Uprooted from the US after her mother is stricken with cancer, thirteen-year-old Fen struggles to adjust to life in Taipei amidst the SARS epidemic.
The title AMERICAN GIRL challenges the audience’s stereotype of what an American looks like, emphasizing the American spectrum rather than the Asian spectrum of the “Asian-American” identity. As the protagonist fights to return to the US in the story, her superficial search for freedom elsewhere is actually a deep ache for belonging somewhere, somehow.
Set in 2003 during the global SARS epidemic in Taiwan, AMERICAN GIRL is an autobiographical family drama that follows a 13-year-old girl who is uprooted from LA unexpectedly when her mother is diagnosed with breast cancer. The film spotlights a family torn apart by culture clash, troubled by the economic crisis, plagued by cancer, yet still struggling to reconnect after years of separation.
In 1997, at age seven, my mother brought me and my younger sister to the US, leaving my father behind to work in Asia. After five years of immigration, I considered myself American and called the US my home. However, this delicate new formed identity is soon challenged with the sudden news of moving back to the “homeland” due to my mother’s unexpected diagnosis.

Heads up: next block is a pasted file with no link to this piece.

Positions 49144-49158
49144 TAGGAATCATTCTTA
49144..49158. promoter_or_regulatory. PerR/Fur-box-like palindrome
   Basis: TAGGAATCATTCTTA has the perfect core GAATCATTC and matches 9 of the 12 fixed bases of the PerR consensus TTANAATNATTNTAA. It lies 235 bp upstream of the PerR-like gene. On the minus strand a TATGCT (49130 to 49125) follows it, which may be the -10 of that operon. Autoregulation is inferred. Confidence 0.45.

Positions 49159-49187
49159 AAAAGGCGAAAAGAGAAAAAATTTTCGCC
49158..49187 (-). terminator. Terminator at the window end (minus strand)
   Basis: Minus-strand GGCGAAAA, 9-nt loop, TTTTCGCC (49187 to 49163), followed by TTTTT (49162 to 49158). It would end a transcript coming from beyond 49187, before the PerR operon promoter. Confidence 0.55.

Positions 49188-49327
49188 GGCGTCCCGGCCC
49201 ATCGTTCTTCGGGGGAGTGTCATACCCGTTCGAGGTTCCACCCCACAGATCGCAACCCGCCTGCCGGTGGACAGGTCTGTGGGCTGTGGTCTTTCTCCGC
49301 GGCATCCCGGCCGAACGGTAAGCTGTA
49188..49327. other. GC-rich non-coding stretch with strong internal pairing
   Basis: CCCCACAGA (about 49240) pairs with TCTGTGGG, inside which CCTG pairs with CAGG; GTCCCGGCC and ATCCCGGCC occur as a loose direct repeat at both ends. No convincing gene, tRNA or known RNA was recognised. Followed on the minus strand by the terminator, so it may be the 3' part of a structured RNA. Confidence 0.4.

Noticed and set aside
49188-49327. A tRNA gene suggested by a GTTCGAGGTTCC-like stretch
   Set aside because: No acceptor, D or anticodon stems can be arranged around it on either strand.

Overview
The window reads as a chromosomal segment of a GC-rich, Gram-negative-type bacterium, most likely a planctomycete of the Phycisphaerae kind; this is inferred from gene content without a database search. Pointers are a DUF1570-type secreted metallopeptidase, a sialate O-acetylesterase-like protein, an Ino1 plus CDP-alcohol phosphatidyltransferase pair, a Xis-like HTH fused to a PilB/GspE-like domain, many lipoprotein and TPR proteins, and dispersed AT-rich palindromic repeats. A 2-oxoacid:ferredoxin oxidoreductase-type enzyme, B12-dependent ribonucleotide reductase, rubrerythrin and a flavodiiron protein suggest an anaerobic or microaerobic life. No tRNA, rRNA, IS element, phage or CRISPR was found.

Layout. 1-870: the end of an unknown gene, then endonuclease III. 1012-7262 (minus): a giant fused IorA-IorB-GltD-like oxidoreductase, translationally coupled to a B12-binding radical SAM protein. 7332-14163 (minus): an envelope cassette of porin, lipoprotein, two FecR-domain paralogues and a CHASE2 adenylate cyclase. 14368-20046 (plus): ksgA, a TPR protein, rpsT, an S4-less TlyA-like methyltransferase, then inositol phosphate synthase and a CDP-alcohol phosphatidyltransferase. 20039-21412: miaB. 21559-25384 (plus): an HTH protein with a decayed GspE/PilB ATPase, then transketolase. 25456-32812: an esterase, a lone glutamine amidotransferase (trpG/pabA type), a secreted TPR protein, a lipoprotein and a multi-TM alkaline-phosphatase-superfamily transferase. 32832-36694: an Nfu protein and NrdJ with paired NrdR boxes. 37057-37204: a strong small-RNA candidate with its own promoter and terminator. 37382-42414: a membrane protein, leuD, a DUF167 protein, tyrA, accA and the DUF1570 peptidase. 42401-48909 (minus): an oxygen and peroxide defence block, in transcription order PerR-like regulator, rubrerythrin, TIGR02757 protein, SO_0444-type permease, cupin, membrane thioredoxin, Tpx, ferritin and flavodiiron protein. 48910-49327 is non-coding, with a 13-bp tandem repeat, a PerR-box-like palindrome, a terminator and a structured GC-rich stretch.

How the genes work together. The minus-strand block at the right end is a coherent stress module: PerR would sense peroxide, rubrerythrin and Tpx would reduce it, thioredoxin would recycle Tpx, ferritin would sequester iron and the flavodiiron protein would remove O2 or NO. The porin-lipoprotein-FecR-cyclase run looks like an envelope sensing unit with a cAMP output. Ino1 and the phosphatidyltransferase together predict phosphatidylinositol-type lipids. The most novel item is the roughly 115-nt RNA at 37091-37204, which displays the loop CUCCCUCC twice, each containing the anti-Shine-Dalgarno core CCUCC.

Upon returning to Taiwan, I was enrolled in an all-girls Catholic high school and soon put through physical punishment and Asia’s authoritarian educational system. Excruciated by the idea of having to reshape my already muddled self-identity, I was forced to re-experience the life of an outsider. During this time I often lashed out at my mother, disguising the fear of losing her to cancer as teenage rage. At the heart of its story, AMERICAN GIRL is a mother-daughter drama about how families in crisis move towards death and healing.